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June 26, 2007

On Jonathan Coulton and Parenthood, Two Well-Worn Topics

So there's this guy you may have -- should have -- heard of. Jonathan Coulton. Musician. Sidekick. Troubadour. (No, really; he's the official troubadour for both I'm-a-PC-Areas-of-my-Expertise John Hodgman and Popular Science.) He made his claim to fame with songs like "Code Monkey" and his white-boy acoustic cover of Sir Mix-a-Lot's "Baby Got Back." His complete catalog of music is here, while there's also a less intimidating page of listening suggestions.

Popular Science recently held a make-your-own-video contest for Coulton's song, "I Feel Fantastic," an ode to our over-medicated society -- embedded here for your entertainment (and to break up the page). I'll be back after the song to talk about one of his songs about parenthood (yes, parenthood again).

Very lovely, very lovely. Golf claps for Mr. Coulton and Ms. Crain all around.

I first encountered Coulton through his December 10 interview on Morning Edition with Andrea Seabrook. They played his biggest "hits," "Code Monkey" and "Re: Your Brains" (smug corporate zombies in cubicles for the win!), but the song that captured me was "You Ruined Everything." It's a love song to a child. Yes, I mean it:

I was fine
I pulled myself together
Just in time
To throw myself away
Once my perfect world was gone I knew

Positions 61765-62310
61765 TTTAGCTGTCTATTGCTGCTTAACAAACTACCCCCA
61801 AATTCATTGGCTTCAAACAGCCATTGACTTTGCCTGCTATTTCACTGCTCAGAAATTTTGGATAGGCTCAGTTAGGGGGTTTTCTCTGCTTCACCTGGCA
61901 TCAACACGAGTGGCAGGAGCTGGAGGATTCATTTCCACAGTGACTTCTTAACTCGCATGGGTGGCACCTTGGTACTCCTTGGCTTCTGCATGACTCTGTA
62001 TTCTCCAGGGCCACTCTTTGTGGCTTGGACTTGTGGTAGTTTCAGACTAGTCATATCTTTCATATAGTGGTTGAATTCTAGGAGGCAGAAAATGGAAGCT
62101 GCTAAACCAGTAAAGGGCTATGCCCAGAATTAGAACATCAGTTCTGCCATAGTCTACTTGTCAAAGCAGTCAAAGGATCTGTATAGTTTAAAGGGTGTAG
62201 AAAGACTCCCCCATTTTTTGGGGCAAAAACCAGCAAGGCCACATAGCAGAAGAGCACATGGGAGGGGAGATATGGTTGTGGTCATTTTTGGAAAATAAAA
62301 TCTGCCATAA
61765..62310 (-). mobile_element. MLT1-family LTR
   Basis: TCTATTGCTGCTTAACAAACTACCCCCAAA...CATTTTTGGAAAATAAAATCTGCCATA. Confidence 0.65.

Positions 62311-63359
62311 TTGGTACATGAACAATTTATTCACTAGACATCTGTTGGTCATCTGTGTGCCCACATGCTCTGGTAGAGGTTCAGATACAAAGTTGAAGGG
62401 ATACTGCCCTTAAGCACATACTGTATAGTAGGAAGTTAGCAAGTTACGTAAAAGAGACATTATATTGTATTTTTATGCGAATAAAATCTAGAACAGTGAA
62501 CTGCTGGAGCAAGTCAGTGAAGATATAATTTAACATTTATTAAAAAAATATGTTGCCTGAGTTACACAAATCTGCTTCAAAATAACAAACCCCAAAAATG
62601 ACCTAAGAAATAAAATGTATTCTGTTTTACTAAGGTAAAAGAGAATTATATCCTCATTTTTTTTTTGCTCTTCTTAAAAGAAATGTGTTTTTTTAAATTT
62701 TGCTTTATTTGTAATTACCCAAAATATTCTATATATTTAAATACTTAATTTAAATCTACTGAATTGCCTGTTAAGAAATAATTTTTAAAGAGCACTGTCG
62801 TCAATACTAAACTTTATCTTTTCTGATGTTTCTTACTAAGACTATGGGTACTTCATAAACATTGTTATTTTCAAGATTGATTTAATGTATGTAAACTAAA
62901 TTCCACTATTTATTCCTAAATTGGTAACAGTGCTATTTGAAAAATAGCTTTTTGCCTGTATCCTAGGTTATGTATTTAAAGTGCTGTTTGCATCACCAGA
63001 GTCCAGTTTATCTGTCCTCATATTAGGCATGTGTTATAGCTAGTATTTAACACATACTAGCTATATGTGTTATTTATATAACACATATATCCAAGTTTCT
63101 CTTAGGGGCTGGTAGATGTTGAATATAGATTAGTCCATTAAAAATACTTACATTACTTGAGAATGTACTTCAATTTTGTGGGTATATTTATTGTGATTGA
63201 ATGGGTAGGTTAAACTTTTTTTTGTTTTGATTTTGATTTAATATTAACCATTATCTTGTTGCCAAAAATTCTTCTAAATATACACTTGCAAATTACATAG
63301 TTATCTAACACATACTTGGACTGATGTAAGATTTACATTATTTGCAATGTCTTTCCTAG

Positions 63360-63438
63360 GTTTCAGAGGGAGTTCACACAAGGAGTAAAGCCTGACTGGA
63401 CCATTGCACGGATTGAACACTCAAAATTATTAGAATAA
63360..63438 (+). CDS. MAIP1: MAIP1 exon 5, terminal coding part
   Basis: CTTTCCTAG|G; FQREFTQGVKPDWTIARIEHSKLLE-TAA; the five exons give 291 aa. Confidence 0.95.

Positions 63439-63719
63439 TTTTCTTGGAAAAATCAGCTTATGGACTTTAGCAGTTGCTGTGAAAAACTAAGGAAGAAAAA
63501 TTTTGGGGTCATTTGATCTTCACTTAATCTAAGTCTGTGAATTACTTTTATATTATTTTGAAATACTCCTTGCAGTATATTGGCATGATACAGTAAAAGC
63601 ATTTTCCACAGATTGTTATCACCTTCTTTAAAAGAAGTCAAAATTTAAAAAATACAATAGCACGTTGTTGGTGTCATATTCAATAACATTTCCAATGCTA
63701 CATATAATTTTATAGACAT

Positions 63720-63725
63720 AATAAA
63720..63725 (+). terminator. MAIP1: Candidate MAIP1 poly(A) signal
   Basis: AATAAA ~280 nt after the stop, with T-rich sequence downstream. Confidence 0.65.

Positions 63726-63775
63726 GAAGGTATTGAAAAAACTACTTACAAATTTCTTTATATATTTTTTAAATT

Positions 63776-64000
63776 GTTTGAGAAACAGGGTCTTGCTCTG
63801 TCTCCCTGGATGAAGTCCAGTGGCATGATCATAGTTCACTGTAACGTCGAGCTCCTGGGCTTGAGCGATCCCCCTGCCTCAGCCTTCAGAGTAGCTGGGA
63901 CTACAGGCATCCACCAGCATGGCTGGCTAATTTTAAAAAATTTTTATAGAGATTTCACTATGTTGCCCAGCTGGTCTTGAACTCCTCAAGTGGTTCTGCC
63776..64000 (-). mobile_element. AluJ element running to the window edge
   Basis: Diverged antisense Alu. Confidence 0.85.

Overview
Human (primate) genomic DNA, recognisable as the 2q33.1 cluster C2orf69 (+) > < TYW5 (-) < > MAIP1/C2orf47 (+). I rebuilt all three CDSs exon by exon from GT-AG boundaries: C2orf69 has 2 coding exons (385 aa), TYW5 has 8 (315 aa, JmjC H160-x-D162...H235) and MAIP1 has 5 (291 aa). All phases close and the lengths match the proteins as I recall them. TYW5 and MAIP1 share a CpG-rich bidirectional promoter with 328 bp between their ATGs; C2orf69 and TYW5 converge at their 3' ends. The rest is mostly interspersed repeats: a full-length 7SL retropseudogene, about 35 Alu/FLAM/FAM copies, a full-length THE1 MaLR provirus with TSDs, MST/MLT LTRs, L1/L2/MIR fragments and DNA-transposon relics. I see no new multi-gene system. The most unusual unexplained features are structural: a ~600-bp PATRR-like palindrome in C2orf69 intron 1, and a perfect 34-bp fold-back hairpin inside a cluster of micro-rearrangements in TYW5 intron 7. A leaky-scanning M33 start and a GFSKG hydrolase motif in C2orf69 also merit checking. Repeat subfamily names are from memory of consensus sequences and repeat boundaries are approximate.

You ruined everything
In the nicest way

Coulton writes in the liner notes:

I was having a conversation with a friend who had recently become a parent, and she reminded me of something I had forgotten about since my daughter was born. She was describing this what-have-I-done feeling - I just got everything perfect in my life, and then I went and messed it all up by having a baby. I don’t feel that way anymore, but the thought certainly crossed my mind a few times at the beginning. Eventually you just fall in love and forget about everything else, but it’s not a very comfortable transition. I compare the process to becoming a vampire, your old self dies in a sad and painful way, but then you come out the other side with immortality, super strength and a taste for human blood. At least that’s how it was for me. At any rate, it’s complicated.

In the interview, Coulton and Seabrook talked about the way new parenthood strips you down -- you find yourself inhabiting clichés such as "it's all for you." Hearing their conversation brought it all back -- the panic I felt before his birth because I knew I was going to screw it all up, the claustrophobia I felt as our social world (necessarily) shrank due to our new responsibilities, the mutual aggravation when Shannon and I contend(ed) with a child who knew better but misbehaved anyway, dammit!, and the love and pride when he gets it right.

In this song, as well as his ode to the suburban nightmare "Shop-Vac," Coulton brings the candy-coated Harsh to his music -- but finishes with heart. He may please the geeks like me with songs like "Code Monkey," but songs like "You Ruined Everything" show that he's more than a gimmick songwriter. Much more.

June 9, 2007

Jumping Monkeys

A new podcast dedicated to parenting in the digital age: Jumping Monkeys, hosted by former TechTV personalities Leo Laporte and Megan Morrone. Having started drinking from a podcasting firehose ever since I got an iPod, this podcast scratches a completely different itch. I'm not in the tech industry, but the hosts' observation that parenting and family issues are something of a taboo there rings true. So Jumping Monkeys feels pretty fresh: the first full podcast is an intriguing look at how current Web2.0(TM) technologies such as Twitter and Flickr can intersect with parenthood.

Shannon and I are both listening to this one, and she's finding it a lot more enjoyable than Star Wars Galaxies with Yivvits and MrBubble. Hard to believe.

(Oh, yeah. I'm back.)